It’s been nearly a week since the Chancellor delivered his Autumn Statement and RSN Chief Executive Kerry Booth and her team have been digesting what it means for rural communities and the organisations that serve them.
There were 6,366 words in the Chancellor’s Autumn Statement; not one of them was ‘rural’. It seems like a good starting point for our analysis of the speech and the impact it will have on rural communities. A lot was promised in this statement, but how will it help people living in rural areas?
Let’s start with the increase in the minimum wage, which is absolutely welcomed, especially given the generally low wage economy across rural areas. However, the 9.78% increase (from £10.42 to £11.44) for some local government services will represent a substantial above inflation cost increase meaning they will have to find more money for wages when they are already underfunded by central government. This comes back to the way the government allocates funding and the fact that there is not an equitable formula in place. Until the government address fair funding for local authorities, positive measures like the increase in the minimum wage won’t be truly felt by everyone. In addition, for the vast numbers of small businesses in rural areas, particularly in the tourist industry, a greater wage bill will put pressure on those businesses who may need to increase prices to make ends meet.
We are also welcoming the 2 percentage point cut from 20% to 18% for National Insurance contributions from January 2024, again helping people working in rural areas where the wages are historically lower. We also welcome the cut to National Insurance contributions for the self-employed, given the high number of self-employed in rural areas.
In terms of affordable housing, the increase in the local housing allowance to the thirtieth percentile from April 2024 will help those in rented accommodation who are on low wages and on benefits. However rental prices in rural areas are traditionally higher than urban areas and so these renters still pay a premium to living in a rural area.
For the rural economy, the continuation of the 75% business rate relief for retail hospitality and leisure sectors in 24/25 up to £110,000 cash cap is very important given the high numbers of such businesses in rural areas. The business rate freeze in the small business multiplier in 24 /25 is also very welcome for the same reasons. Similarly, the VAT expanded scope for energy savings materials relief from 2024 should be beneficial.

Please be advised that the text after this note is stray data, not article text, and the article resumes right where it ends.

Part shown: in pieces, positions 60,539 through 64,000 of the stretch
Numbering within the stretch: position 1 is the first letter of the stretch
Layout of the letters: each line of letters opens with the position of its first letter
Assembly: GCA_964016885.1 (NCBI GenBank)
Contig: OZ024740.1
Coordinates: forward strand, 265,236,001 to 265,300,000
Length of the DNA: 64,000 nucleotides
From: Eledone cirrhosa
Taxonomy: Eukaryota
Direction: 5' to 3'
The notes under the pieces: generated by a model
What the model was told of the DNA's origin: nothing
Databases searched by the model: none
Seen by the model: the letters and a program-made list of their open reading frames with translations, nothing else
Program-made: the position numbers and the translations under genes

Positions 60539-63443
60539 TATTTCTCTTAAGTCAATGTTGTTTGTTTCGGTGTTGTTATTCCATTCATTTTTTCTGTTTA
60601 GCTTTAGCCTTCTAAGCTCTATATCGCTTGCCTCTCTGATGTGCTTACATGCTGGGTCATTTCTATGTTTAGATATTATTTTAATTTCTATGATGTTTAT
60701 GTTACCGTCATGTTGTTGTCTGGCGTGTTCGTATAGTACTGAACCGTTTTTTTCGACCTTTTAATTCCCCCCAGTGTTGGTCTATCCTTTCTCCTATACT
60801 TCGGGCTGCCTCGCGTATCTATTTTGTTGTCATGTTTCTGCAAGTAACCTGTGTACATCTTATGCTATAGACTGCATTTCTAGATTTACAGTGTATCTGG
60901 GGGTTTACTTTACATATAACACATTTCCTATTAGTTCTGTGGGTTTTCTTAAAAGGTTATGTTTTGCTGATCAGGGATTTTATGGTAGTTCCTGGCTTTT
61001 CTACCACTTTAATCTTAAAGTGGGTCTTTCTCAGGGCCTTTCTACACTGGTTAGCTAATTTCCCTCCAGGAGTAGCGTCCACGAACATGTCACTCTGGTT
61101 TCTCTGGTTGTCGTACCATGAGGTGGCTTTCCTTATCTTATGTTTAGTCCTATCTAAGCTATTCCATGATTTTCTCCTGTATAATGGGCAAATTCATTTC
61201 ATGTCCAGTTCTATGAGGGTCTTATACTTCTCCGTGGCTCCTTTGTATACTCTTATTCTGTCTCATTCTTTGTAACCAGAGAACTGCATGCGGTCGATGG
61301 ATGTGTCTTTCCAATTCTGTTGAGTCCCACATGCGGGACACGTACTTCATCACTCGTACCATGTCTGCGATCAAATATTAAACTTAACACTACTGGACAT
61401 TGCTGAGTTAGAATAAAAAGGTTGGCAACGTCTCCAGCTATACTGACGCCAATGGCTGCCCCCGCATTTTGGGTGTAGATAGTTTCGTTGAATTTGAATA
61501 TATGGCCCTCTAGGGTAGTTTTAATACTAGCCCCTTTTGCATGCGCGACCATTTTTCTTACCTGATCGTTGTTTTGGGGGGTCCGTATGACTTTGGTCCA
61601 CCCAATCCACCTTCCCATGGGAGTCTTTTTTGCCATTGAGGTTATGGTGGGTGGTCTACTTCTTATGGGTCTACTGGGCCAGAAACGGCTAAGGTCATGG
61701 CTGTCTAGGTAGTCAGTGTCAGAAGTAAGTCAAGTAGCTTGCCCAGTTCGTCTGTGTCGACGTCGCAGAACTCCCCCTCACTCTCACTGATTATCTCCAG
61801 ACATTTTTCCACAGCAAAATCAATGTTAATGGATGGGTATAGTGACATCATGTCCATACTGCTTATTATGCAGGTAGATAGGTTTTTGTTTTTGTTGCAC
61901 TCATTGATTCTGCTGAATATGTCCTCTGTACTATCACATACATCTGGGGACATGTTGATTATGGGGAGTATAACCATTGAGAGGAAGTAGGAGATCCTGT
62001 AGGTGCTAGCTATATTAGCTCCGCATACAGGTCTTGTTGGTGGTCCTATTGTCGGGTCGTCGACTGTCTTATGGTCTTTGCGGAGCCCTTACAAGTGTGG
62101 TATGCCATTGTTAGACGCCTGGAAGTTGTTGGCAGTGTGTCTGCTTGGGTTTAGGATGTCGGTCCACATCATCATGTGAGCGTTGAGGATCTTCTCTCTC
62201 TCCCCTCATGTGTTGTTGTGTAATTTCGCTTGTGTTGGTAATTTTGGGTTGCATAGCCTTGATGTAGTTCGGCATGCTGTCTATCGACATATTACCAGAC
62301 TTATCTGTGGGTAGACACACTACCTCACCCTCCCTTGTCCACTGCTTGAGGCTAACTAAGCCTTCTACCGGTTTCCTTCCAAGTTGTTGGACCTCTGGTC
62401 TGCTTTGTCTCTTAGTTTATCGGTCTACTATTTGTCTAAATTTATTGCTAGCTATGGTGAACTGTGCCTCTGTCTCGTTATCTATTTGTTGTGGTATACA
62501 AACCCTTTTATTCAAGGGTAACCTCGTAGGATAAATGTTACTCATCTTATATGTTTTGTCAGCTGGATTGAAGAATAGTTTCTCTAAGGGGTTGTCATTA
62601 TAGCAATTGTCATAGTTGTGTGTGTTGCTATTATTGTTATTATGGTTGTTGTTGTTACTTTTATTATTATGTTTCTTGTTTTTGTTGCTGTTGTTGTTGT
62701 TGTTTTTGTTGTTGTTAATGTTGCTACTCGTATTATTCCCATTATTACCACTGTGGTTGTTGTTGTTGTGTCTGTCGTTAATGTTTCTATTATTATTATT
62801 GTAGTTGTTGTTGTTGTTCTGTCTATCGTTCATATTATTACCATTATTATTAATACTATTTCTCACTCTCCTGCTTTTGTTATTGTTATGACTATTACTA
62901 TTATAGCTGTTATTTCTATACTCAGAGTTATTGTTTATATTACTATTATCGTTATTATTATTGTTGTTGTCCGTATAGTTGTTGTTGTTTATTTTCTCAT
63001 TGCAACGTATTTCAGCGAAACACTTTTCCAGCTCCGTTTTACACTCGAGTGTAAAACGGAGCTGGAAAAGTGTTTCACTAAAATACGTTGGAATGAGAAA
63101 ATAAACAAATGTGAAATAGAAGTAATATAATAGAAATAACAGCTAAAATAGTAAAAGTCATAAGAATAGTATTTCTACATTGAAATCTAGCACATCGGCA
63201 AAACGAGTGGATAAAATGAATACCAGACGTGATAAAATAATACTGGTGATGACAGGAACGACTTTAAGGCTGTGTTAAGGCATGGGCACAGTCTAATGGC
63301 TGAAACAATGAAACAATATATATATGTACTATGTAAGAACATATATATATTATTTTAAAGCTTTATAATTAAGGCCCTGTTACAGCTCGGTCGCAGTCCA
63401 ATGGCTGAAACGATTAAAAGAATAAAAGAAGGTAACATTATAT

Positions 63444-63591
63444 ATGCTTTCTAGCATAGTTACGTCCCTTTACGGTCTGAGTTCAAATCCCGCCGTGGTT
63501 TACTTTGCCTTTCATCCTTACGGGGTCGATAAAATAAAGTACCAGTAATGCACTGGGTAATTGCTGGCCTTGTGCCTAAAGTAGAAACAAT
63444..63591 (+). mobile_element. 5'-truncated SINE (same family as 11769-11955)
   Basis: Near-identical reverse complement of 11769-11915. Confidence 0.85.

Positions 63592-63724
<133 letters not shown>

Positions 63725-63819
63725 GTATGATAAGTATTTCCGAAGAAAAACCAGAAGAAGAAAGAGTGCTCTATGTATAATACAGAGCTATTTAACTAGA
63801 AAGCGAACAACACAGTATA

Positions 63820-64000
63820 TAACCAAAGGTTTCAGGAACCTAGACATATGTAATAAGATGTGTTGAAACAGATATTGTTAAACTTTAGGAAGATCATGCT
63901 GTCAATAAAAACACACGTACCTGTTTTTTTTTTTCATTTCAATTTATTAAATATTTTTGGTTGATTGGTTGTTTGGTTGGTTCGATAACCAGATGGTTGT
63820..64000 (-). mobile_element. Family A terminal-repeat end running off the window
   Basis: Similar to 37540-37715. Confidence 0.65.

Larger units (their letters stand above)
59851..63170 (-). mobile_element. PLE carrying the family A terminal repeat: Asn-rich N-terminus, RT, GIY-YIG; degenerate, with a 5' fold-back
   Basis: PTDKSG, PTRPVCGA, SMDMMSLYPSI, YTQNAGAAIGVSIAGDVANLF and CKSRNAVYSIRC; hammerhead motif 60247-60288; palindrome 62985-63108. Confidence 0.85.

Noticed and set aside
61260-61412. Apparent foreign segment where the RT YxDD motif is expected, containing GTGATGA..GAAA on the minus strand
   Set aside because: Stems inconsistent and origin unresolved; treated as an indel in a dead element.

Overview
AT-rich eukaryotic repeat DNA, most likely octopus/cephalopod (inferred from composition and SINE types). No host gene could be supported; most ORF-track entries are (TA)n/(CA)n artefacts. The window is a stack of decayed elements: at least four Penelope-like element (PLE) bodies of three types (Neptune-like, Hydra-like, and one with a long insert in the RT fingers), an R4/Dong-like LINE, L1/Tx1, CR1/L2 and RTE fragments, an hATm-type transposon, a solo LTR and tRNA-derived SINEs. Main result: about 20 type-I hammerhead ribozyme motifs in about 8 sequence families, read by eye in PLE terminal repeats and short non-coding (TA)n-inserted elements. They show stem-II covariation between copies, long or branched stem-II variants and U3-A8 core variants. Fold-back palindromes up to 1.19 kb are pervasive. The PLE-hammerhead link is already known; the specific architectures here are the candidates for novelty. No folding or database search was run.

Focusing specifically on local government, the news was also not great for local authorities with a long-term freeze in capital investment in the public sector. Furthermore, no new money was announced for local government in the Autumn Statement, as a result the RSN is continuing to campaign for fairer funding, having provided briefings in the last week to rural MP’s ahead of a Westminster Hall Debate this week on the issue.
One of the big announcements was around cutting red tape in the planning sector. The Chancellor says he intends to do that by giving local authorities the ability to increase planning fees for applications from larger businesses to recover the full costs. Good news on the face of it but these fees will have to be returned if the timelines are not achieved. RSN has long raised the point about the capacity of rural councils, including in respect of planning, and this new measure is likely to put additional strain on already under resourced departments. It is also likely to cause additional work for other areas of local councils as processing the refund of fees will place a further drain on resources.
We wait with anticipation to see how all these measures will be implemented and welcome any comments or feedback from Members on what impact they will have on providing services. Crucially, we would like to know if these measures will make services better for our rural communities. Please drop me a line via email with your thoughts.
RSN Chief Executive
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